For example, there have been no studies that establish the long-term effects of brain function in children who take Ritalin to control hyperactivity or in people who take medication for depression. It could be that drugs alter the way the brain works, fundamentally changing personality. The drugs… read more

Integrative Annotation of 21,037 Human Genes Validated by Full-Length cDNA Clones

April 20, 2004

An international team has systematically validated and annotated just over 21,000 human genes using full-length cDNA, thereby providing a valuable new resource for the human genetics community.

The semantic engineer

April 20, 2004

Daniel Dennett is writing a new book opposing the rise of supernaturalism, to be called “Breaking the spell.”

It will attempt to extirpate supernaturalism. “I have absolutely no doubt that the secular and scientific vision is right and deserves to be endorsed by everybody, and as we have seen over the last few thousand years, superstitious and religious doctrines will just have to give way,” he said.

Humans vs. Computers, Again. But There’s Help for Our Side.

April 20, 2004

The latest race to create a true breakthrough that makes computers much more useful is “knowledge management” (KM). It is an effort to bring Google-like clarity to the swamp of data on each person’s machine or network.

Pentagon official says nanotechnology a high priority

April 20, 2004

The Pentagon expects advances in nanotechnology to impact every major weapons system and spent $315 million in fiscal 2004 on all nanotechnology research.

“Nanotechnology is one of the highest priority science and technology programs in the Defense Department,” said Clifford Lau, the senior science adviser in the Pentagon’s office of basic research.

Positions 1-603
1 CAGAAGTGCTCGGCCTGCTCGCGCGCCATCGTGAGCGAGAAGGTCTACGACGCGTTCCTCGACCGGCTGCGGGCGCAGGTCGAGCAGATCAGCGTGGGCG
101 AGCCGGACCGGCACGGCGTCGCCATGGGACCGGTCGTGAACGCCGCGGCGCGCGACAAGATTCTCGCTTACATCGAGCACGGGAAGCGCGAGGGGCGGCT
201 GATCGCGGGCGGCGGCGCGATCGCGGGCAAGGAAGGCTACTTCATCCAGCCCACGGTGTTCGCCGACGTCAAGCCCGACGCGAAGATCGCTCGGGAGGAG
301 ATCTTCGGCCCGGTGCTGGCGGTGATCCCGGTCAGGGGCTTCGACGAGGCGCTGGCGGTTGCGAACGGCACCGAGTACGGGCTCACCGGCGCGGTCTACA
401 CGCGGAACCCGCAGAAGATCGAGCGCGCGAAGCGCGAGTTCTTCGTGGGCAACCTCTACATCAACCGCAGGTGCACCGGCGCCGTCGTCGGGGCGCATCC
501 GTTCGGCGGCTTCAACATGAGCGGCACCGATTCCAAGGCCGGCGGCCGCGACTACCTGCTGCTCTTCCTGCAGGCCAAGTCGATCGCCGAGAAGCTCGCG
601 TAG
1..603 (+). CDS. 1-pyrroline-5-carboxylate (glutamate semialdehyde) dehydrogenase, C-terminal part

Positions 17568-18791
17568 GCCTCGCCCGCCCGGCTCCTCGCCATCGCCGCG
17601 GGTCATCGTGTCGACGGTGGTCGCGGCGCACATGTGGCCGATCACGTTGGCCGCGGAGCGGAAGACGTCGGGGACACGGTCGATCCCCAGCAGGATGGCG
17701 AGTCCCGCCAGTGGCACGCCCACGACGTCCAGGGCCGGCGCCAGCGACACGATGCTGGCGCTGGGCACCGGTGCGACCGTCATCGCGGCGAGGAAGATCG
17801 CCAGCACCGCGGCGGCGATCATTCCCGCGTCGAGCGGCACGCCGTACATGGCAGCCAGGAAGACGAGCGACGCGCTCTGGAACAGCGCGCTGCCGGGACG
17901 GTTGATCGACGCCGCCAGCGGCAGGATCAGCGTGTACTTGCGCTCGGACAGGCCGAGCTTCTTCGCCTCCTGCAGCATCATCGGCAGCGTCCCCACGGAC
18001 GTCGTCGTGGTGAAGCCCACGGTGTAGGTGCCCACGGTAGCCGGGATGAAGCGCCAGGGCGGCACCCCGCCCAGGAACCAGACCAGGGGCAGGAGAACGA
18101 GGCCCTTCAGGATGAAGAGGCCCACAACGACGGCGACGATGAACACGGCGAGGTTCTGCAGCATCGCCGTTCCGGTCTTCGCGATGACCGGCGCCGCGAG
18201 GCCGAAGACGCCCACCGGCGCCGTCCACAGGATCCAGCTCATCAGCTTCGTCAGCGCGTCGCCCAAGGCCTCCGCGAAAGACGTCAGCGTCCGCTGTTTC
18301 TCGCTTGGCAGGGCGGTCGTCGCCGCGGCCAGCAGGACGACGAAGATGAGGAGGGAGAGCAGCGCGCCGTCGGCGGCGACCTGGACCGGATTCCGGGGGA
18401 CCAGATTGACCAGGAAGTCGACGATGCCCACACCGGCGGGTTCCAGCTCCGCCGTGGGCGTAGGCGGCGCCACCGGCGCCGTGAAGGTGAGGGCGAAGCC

Using M.R.I.’s to See Politics on the Brain

April 20, 2004

MRI brain imaging was used in an experiment to analyze reactions to political commercials. It could help expose manipulative techniques during political campaigns.

Software links chatbots to OpenCyc inference engine

April 19, 2004

New software called CyN allows you to talk to the OpenCyc commonsense inference engine from AIML chatbots.

A chatbot is a program with human-like personality that allows for natural-language conversations with computers. OpenCyc is the open-source version of Cyc technology, the world’s largest and most complete general knowledge base and commonsense reasoning engine. AIML (Artificial Intelligence Markup Language) is an XML type… read more

This Ain’t Woody Allen’s Orb

April 19, 2004

Proponents of ubiquitous computing hope to build computers into objects that fit naturally into daily life. One application is Ambient Devices’ Orb, a large glowing egg that tracks trends in a variety of subjects (such as stock-market performance) and transmits the information visually.

The idea behind Orb came out of MIT’s Media Lab, where “Tangible Bits” research led by professor Hiroshi Ishii aims to replace computers’ graphical user interface… read more

Wireless Watchdogs: Intelligent Software for Astronauts and their Robots

April 19, 2004

Personal “mobile agent” software will cut down on the amount of time astronauts take relaying information back to Earth, monitor astronaut progress, and automatically contact Earth in case of emergencies.